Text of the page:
Social Acceptability of the Senior High School Program in Selected Public Schools in Laguna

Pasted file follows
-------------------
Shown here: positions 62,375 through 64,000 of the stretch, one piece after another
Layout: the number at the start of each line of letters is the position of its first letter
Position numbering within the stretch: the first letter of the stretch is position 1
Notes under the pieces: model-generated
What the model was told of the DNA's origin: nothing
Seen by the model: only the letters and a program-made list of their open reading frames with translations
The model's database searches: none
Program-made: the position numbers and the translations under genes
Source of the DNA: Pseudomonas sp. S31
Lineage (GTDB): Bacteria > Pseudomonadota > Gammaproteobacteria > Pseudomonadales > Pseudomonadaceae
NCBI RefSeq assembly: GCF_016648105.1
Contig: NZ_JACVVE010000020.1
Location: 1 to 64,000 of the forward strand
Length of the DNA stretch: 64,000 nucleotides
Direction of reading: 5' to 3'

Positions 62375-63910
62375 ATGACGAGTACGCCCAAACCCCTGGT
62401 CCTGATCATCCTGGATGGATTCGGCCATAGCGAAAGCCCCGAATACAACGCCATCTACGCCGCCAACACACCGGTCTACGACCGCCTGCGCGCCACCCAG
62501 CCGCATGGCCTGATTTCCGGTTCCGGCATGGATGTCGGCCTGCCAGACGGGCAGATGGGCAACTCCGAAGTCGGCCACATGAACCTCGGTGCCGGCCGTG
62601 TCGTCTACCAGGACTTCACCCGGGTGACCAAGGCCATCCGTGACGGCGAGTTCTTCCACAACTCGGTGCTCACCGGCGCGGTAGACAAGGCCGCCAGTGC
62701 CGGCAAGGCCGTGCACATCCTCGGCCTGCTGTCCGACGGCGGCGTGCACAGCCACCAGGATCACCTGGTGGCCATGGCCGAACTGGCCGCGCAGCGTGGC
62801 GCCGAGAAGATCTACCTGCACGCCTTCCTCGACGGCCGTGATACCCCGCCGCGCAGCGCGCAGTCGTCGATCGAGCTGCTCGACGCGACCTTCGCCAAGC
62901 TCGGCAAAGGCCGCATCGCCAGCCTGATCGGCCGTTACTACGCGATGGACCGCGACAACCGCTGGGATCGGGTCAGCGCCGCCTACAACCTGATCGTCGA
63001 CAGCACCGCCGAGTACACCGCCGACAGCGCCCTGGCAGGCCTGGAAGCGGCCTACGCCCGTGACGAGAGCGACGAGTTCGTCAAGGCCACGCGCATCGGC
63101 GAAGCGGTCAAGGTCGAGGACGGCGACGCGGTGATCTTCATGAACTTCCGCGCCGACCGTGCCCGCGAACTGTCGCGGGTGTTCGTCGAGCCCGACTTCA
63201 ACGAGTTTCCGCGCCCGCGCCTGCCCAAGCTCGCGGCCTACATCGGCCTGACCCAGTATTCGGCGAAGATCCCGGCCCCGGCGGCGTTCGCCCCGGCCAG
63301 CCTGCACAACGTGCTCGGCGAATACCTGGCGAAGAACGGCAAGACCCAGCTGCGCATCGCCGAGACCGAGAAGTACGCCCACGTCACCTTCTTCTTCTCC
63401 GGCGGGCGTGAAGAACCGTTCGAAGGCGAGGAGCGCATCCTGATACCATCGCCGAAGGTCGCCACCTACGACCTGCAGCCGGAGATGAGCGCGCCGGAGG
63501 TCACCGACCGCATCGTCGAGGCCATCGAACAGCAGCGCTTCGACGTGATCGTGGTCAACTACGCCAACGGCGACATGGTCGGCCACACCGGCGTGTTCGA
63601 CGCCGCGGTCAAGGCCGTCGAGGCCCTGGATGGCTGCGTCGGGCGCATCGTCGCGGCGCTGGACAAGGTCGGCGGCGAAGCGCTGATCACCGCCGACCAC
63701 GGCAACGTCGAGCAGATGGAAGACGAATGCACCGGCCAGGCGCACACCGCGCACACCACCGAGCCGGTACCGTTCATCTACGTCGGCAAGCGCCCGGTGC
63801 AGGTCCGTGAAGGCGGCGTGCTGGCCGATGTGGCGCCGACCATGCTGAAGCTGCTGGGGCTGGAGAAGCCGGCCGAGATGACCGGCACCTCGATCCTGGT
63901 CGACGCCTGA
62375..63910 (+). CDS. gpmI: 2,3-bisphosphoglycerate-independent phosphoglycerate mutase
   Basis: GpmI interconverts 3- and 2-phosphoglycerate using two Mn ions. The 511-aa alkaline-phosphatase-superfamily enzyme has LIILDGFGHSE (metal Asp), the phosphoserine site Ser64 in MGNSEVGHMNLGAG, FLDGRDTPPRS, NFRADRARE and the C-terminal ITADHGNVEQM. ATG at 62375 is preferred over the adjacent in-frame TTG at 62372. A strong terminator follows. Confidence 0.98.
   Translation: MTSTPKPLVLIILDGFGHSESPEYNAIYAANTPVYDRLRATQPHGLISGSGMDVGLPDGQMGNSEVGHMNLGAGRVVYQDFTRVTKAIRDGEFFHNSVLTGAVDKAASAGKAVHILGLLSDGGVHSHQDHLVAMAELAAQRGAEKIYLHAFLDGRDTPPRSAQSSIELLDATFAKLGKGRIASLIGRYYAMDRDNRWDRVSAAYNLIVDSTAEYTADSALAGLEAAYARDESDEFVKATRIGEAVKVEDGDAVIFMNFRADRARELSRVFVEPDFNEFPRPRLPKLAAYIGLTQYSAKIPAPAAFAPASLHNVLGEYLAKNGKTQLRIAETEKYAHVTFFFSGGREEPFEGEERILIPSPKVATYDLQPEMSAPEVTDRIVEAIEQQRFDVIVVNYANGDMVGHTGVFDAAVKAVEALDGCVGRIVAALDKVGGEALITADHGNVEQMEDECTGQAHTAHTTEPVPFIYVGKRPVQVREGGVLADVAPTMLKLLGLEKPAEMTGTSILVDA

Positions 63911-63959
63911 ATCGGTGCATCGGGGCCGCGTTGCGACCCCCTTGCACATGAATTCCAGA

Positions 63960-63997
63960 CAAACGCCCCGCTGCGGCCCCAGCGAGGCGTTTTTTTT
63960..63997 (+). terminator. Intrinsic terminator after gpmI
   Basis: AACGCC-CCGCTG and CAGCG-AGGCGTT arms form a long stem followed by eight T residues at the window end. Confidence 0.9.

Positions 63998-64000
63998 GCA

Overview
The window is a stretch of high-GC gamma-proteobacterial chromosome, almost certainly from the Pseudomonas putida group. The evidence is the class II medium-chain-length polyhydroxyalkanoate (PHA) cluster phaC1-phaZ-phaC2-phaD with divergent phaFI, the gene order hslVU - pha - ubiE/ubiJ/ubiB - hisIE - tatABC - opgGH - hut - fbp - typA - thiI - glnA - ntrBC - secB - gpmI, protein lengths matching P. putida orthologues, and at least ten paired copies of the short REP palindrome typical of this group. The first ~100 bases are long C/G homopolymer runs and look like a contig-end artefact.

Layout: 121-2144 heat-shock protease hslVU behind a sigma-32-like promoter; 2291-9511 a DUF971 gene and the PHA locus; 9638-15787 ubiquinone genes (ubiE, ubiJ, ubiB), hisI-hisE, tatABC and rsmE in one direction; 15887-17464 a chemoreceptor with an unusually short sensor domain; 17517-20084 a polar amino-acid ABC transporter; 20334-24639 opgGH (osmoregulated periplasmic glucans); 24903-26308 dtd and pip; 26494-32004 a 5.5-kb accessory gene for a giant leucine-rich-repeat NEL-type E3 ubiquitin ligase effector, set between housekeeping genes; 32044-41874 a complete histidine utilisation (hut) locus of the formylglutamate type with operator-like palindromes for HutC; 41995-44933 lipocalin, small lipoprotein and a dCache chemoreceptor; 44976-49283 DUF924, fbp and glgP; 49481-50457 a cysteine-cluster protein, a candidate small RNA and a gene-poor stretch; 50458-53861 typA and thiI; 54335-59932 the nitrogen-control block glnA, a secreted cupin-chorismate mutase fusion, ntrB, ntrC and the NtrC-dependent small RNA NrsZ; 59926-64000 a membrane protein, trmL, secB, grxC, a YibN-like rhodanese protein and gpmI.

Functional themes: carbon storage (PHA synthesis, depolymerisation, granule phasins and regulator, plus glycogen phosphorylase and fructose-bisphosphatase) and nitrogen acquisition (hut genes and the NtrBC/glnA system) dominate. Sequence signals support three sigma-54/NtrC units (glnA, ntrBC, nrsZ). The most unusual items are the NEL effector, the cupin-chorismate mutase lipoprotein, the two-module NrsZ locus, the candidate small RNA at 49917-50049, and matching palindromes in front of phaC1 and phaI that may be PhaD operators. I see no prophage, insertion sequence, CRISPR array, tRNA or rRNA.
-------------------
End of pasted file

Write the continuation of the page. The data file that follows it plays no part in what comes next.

This descriptive study examined the acceptability of the Senior High Shool (SHS) program during its first year of implementation, considering urban and rural differentiation. Cluster and purposive sampling selected 1,420 students and 96 parents, respectively, from five urban and five rural schools offering two or more academic with technical-vocational-livelihood strands in Laguna. Factor analysis on indicators revealed higher program acceptability among urban respondents, who recognized its role in making students college- or workready and cited advocacy efforts as crucial to acceptability. Finance-related factors elicited poor acceptability, especially among low-income families due to additional expenses and lost opportunity for children. Mann-Whitney U test results indicated more openness and willingness among urban respondents towards SHS implementation. Content analysis of interviews with four purposively chosen local government officials showed that advocacy programs significantly raised acceptability and that government provision of needed resources is paramount, especially in rural areas. Policy and practice implications are discussed.
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